Taub, who’s also a professor of media & communication, and her digital learning team led the first faculty cohort through online-learning training in the spring of 2015. Many institutions that offer online learning contract with outside vendors to design and build the courses, she says. At Muhlenberg, faculty begin their training with conversations about what it means to teach the liberal arts online and end by offering an online course they built themselves that summer, with support from the digital learning team and feedback from faculty peers.

The difference between those thoughtfully constructed courses and the remote instruction that’s happening now is vast—five months of planning and preparation versus, essentially, a long weekend. However, the digital learning team has stressed similar guiding principles to faculty who have sought help in the move to remote instruction.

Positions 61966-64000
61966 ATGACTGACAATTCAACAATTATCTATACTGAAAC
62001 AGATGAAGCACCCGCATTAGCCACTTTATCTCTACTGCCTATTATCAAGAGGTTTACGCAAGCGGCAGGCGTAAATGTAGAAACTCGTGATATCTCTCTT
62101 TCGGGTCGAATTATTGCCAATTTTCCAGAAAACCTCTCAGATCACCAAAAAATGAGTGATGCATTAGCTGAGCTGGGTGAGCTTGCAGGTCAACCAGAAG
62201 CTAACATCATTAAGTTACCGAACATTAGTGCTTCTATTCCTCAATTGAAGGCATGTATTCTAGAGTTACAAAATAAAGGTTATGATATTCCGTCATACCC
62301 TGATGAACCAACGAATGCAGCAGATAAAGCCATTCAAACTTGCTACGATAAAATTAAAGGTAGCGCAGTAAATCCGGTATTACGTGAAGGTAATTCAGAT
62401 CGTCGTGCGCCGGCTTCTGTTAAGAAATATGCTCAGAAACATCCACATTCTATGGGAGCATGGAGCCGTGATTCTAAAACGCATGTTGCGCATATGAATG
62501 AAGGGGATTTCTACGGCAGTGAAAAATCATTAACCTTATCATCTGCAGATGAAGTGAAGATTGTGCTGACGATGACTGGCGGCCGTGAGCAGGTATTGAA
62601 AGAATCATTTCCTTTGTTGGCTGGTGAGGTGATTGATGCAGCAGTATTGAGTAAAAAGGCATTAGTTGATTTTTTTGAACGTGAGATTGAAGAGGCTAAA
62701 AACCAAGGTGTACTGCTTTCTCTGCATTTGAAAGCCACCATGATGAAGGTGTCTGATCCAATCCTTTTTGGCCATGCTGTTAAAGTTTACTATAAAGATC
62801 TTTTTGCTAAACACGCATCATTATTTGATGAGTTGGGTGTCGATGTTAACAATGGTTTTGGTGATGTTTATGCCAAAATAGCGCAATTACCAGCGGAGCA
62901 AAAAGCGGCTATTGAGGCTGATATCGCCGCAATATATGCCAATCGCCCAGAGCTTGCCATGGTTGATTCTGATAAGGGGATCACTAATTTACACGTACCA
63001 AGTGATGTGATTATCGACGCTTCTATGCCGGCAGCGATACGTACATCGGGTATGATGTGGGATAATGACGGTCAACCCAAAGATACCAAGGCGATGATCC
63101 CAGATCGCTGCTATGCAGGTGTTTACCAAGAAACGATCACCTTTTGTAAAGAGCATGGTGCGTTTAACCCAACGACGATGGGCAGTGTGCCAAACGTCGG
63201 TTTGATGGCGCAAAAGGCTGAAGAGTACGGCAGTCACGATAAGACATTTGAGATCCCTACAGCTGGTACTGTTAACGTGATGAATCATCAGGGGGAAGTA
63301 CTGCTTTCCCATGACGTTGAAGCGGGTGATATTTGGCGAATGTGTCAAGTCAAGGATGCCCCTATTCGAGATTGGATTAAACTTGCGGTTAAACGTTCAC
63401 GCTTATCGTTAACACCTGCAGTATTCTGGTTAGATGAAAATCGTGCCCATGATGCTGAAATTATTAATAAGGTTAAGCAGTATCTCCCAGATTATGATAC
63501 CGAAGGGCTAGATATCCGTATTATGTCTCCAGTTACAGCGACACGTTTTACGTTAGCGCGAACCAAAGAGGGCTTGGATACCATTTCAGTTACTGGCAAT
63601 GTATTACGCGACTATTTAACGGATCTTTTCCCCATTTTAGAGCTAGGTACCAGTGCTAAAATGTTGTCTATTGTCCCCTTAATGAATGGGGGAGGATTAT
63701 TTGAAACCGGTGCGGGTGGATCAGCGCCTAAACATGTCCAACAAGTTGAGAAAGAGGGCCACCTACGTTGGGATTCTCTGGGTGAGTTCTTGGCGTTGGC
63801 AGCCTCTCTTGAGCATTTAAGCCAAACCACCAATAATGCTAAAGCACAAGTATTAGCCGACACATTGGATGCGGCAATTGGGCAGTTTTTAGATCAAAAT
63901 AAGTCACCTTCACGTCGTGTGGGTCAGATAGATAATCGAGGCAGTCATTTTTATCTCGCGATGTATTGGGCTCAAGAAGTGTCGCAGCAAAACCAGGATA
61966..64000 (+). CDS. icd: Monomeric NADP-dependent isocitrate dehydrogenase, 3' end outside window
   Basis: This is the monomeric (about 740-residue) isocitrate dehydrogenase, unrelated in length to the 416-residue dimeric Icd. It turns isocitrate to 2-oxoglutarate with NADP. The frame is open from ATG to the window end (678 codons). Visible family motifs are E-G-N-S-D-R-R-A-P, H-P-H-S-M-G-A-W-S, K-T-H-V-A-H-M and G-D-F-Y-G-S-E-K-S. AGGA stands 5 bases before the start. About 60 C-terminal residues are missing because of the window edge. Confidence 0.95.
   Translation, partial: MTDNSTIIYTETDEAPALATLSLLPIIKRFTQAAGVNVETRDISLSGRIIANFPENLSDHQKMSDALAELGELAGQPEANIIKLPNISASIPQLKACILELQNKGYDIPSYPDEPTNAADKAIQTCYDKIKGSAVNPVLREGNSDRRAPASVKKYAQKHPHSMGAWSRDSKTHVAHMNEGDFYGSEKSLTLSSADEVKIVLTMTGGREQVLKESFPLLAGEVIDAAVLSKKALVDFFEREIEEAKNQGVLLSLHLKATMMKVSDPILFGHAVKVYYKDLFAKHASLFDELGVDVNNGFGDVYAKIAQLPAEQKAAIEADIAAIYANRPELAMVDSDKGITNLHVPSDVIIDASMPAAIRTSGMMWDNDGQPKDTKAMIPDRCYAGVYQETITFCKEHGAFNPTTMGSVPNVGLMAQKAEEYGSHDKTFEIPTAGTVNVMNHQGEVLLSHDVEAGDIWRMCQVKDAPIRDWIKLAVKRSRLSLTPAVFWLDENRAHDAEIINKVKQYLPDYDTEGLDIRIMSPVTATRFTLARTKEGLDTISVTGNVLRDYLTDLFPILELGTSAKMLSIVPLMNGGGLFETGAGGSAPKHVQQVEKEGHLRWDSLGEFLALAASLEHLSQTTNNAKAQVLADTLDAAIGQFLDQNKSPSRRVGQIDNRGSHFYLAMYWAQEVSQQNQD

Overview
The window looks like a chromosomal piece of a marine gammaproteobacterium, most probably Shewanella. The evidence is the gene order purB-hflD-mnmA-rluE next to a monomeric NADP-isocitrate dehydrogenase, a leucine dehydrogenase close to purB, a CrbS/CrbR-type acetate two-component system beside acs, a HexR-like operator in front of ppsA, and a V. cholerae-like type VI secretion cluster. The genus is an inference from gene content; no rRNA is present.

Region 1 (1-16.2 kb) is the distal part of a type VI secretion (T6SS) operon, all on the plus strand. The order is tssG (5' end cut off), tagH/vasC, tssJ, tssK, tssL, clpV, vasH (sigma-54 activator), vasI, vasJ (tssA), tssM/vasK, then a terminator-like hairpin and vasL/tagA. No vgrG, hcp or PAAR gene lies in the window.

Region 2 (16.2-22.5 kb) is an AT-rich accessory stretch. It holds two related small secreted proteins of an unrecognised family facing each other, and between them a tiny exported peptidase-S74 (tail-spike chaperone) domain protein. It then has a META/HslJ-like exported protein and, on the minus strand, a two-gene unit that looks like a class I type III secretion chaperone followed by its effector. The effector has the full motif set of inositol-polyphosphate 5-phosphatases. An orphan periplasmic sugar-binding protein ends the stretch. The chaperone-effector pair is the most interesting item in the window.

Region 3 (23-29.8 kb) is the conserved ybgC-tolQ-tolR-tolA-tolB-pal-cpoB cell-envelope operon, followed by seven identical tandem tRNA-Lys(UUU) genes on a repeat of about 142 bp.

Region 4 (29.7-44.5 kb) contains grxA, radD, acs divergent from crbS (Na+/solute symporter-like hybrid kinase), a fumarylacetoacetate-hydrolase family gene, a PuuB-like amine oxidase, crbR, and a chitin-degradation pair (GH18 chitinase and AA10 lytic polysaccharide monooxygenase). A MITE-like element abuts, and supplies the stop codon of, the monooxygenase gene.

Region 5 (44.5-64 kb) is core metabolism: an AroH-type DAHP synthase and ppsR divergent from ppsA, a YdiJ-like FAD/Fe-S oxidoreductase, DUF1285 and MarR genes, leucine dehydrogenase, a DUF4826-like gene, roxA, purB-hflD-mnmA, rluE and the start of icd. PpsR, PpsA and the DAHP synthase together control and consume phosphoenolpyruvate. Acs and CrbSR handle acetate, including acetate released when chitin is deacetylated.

First, faculty need to meet students where they are. What this means is recognizing that students are all over the map, literally and figuratively, in terms of their ability to continue their studies. Some students are in different time zones. Some may be without reliable home internet access or a quiet, private space to learn. Some may be working to financially support their families, taking care of a sick relative or even suffering from COVID-19 themselves. All are now grappling with the reality of a semester cut short because of a global pandemic that has sickened more than two million people, shuttered schools and businesses and required individuals to remain apart from friends and loved ones.

Given the circumstances, faculty must pare down from what they intended to teach in person. “You start wading through, ‘What do I really care about in this class?’ You start asking the bigger questions we should be asking all the time anyway,” says Erika Bagley, an associate professor of psychology who was part of the first online-learning cohort in 2015.